Telecommuting: After Yahoo’s decision is it on the decline?

( @yahoo #telecommuting )


Image Credit: MadPrime

A few years ago I wrote a post about the benefits of telecommuting for both employers and employees. Since that time, things have changed for me; I don’t work from home very much. My employer hasn’t changed anything, in fact, they are even more comfortable with it. I made some life changes that required me to be closer to my office. That being said, I really appreciate the flexibility of remote work and the culture it has created.

If I need to work different hours because of my kid, nobody is complaining if I sign on at home and knock some stuff out when the little guy is asleep. This flexibility allows me to crush deadlines (keeping the bosses happy) and take care of my family (keeping me happy). This is why I was initially shocked to hear that Yahoo and then Best Buy are ending their work from home programs. Yahoo CEO Marissa Mayer has drawn the ire of many working mothers first by coming back to work soon after giving birth and now eliminating remote work.

People are worried that this will become a trend. It won’t. Both Yahoo and Best Buy are currently struggling. Something needs to change, and Mayer’s “all hands on deck” mentality may be the short term solution that the company needs to get better footing. Most companies are not as agile as Silicon Valley tech firms… telecommuting strategies take time and money. Every trend document I read points to companies investing heavily in remote tools and collaborative technologies in order to reduce real estate costs and pull from a greater talent pool.

Many companies have 3-5 year plans to roll out both technology and HR policies at the same time they reduce their physical footprints to maximize cost savings. Yahoo and Best Buy’s policy change will probably do little to impact these long-term decisions. I would also like to point out that considering both companies market positions, signaling the end of a telecommuting program could now be viewed as a sign of desperation and weakness on the street.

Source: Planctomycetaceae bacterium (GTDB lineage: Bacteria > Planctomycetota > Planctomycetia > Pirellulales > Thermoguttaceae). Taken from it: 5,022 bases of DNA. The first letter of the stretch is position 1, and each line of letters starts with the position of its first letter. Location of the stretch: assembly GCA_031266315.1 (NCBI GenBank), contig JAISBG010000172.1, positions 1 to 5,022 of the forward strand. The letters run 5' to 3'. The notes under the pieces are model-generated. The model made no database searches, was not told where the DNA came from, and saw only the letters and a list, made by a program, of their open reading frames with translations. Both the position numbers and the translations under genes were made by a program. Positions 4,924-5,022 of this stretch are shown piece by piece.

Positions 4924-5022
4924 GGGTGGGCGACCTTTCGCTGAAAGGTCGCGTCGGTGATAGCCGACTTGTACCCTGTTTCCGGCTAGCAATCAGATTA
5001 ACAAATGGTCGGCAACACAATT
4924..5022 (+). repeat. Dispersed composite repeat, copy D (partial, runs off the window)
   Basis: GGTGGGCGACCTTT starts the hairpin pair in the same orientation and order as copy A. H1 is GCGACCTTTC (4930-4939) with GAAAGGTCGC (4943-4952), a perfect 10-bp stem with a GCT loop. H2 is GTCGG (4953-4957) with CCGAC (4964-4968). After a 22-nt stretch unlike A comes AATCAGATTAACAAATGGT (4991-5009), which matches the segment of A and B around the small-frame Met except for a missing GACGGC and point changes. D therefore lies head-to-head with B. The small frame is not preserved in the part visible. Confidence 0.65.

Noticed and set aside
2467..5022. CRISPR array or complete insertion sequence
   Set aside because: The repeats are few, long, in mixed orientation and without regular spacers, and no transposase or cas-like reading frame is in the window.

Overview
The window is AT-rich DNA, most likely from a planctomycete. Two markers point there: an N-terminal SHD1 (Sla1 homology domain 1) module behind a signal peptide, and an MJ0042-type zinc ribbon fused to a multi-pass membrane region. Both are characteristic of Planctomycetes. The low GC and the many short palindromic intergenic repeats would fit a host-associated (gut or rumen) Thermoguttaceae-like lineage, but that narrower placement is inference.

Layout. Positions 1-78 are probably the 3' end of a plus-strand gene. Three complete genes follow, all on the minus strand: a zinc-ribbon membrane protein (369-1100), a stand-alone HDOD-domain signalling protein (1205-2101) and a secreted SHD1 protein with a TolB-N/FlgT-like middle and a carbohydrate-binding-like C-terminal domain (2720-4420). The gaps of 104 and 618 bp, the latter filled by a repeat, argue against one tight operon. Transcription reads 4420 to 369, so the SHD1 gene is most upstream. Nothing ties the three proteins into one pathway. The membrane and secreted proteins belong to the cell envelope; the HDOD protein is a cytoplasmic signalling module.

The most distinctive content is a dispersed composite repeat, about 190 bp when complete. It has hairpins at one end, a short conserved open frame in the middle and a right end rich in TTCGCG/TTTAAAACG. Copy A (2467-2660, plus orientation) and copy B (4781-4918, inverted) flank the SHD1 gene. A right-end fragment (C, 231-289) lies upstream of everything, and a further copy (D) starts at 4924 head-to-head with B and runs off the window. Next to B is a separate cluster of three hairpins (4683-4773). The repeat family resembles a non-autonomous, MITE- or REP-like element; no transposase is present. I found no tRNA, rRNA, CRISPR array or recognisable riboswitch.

Sometimes a company needs to make a major cultural change, which should start with staff. Think about where Mayer comes from. Google is constantly viewed as a great place to work: they give you free food, their campus is awesome, they do your laundry, they have pods where you can take a nap…

Google does all of this awesome stuff because they don’t want you to leave the building. They take care of all of the stuff you worry about that distracts you from your job so you keep doing more work for them. It is a brilliant strategy when you employ programmers and other workers who do better in teams and clusters. Will it work for every business model? Probably not.

Working from home isn’t going to go anywhere, but Yahoo may go away if Marrisa Mayer can’t turn the ship around. Give her some time to see if the changes she is making will work or fail. Most companies don’t have the ability to offer the perks both Google and Yahoo (Mayer has been making many Google-like changes on Yahoo’s main campus) and they also don’t have the unique real estate overhead, so I don’t think the benefit of telecommuting is going to disappear for normal healthy organizations any times soon.

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